- In the "Choose How to Import the Data" step of "Table Import Wizard" select "Write a query that will specify the data to import" and click Next.
- In the "Specify a SQL Query" window, enter the below query and set the "Friendly Query Name" to "Sales Territory Query", which will be used as the Table Name, for the dataset returned by the query, after data is imported into PowerPivot.
SELECT SalesTerritoryKey , SalesTerritoryRegion , SalesTerritoryCountry , SalesTerritoryGroup FROM dbo.DimSalesTerritory
- Notice that, in this step, we can validate the query entered and alternatively, we can build the query. Click Finish and click Close when the data import is completed.
- Once the data is imported, our PowerPivot windows should have four tables in it including "Sales Territory Query" table as shown below.
- Now go to the Design Tab of the Top Ribbon and select "Manage Relationships" and notice that, the "Manage Relationships" window shows relationship between the first three tables and does not contain any entry for relationship with "Sales Territory Query" since we have imported the data for Sales Territory using a SQL Query and PowerPivot cannot automatically detect any relationship between them.
- Click on Create in the "Manage Relationships" window and define the relationship between "Sales Territory Query" and "DimGeography" tables as shown below.
- After the relationship is defined, the "Manage Relationships" window should look as shown below.
AdventureWorksDW2008R2 CSV Data File
Finally, let's get the data from AdventureWorksDW2008R2 CSV data file by using the following steps:
- Go to "Other Data Sources" and this will launch the "Table Import Wizard". Select "Text File" in the "Connect to a Data Source" step and Click Next.
- In the "Connect to Flat File" step, enter a friendly name for the connection, set the path of the "DimDate.csv" CSV file, set the Column Separator to "Tab (t)". Click on "Advanced" button and set the Encoding "Unicode (UTF-16)" in the "Advanced Settings" dialog box and click OK.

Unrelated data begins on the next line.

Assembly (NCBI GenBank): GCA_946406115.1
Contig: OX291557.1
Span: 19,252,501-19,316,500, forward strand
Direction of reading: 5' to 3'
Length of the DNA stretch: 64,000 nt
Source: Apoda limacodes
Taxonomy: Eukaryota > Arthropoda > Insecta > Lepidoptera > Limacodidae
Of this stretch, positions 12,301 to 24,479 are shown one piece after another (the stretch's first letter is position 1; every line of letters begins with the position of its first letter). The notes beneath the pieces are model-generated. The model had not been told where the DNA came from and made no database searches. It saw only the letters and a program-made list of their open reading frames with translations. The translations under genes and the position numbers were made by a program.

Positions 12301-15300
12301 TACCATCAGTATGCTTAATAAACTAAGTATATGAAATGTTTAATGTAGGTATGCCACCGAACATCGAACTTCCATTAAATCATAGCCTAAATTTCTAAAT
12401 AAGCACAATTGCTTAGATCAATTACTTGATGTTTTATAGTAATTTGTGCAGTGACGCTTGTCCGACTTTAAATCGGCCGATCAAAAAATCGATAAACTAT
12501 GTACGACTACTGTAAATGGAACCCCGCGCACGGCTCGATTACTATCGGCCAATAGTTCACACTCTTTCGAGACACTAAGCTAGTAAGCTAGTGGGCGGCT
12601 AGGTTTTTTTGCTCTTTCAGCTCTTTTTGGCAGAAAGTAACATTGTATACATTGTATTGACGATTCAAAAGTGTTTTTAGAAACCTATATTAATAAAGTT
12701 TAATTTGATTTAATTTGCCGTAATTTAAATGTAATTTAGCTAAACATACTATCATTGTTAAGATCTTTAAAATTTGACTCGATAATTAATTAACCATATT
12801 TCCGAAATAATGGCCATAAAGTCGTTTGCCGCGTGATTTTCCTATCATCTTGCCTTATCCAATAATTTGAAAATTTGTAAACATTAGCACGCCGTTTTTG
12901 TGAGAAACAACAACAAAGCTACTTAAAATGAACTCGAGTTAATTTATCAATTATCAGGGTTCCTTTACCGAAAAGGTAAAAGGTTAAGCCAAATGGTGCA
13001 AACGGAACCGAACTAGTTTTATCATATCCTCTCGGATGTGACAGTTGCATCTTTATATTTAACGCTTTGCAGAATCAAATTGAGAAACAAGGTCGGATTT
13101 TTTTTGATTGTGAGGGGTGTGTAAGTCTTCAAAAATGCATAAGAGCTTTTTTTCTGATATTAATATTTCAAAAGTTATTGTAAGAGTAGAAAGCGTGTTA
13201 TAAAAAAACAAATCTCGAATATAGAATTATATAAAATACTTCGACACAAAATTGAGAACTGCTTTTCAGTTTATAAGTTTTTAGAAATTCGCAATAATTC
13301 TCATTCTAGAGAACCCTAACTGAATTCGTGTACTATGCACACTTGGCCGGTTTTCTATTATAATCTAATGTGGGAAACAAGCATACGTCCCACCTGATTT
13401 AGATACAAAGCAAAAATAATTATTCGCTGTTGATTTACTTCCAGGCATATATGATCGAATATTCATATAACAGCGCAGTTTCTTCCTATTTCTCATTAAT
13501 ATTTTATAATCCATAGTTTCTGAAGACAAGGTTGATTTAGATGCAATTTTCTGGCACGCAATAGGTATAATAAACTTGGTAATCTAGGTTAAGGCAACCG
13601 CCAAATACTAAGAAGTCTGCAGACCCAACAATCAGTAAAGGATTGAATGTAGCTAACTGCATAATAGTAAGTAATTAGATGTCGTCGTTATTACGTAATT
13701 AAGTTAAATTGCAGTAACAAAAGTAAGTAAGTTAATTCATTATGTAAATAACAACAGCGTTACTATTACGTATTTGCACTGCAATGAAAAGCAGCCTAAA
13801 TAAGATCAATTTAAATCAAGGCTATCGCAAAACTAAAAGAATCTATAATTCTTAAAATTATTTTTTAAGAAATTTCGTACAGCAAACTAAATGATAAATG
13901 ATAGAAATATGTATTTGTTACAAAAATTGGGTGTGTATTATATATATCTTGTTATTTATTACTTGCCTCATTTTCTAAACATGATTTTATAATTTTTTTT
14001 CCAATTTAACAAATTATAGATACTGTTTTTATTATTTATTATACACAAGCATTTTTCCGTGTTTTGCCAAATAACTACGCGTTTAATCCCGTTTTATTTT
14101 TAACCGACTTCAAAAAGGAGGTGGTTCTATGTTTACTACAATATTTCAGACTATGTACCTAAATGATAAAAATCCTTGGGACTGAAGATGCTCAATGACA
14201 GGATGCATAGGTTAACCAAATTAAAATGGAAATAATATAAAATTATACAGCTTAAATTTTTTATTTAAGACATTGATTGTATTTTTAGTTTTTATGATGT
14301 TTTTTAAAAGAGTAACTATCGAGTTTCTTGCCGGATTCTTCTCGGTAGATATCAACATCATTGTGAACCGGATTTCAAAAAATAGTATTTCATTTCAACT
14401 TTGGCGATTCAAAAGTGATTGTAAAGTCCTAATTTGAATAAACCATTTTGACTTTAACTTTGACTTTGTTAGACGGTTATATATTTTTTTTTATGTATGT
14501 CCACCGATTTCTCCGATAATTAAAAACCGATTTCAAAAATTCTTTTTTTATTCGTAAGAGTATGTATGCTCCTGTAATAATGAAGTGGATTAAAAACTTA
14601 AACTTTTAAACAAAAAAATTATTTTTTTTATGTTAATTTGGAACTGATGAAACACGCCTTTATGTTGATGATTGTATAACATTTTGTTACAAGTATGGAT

- After making the above settings, the "Table Import Wizard" looks as shown below.
Notice in the above screenshot that, column names have been defaulted to F1, F2, and so on, since the CSV file does not have column headers in it. Click Finish to import the data.
Also note that, at this point, you can filter the data, select/unselect the columns if you wish as shown in the below screenshot. However, for this demonstration, we will leave it to the default selection.
- Once the data is imported into PowerPivot, go to "DimDate" sheet/table, right-click on the "F1" column and select "Rename Column" from context menu. Rename the column to "DateKey".
- Rename all the columns as per the below table.
Old Column Name
New Column Name
F1 DateKey F2 FullDateAlternateKey F3 DayNumberOfWeek F4 EnglishDayNameOfWeek F5 SpanishDayNameOfWeek F6 FrenchDayNameOfWeek F7 DayNumberOfMonth F8 DayNumberOfYear F9 WeekNumberOfYear F10 Month F11 SpanishMonthName F12 FrenchMonthName F13 MonthNumber F14 CalendarQuarter F15 Year F16 CalendarSemester F17 FiscalQuarter F18 FiscalYear F19 FiscalSemester
- After renaming the columns, the "DimDate" worksheet should look as shown below.
- Now go to Design Tab of the Top Ribbon, select "Manage Relationships" and notice that, there is no relationship between the existing tables and the newly added "DimDate" table. Create a new relationship between "DimDate" and "FactResellerSales" based on "ShipDateKey". After creating the relationship, our "Manage Relationships" window should look as shown below.
- Go to the Home Tab of the Top Ribbon and click on "Diagram View" on the top right, and this will display the tables in a diagram format as shown below. Alternatively, you can also click on the Diagram or Grid Icons at the bottom right corner of the PowerPivot Window to switch to Diagram or Grid View respectively.
- Install PowerPivot add-in for Excel and explore the options demonstrated in this tip.
- Check out these tip(s):
- Check out my previous tips
Last Updated: 2012-12-26
About the author
View all my tips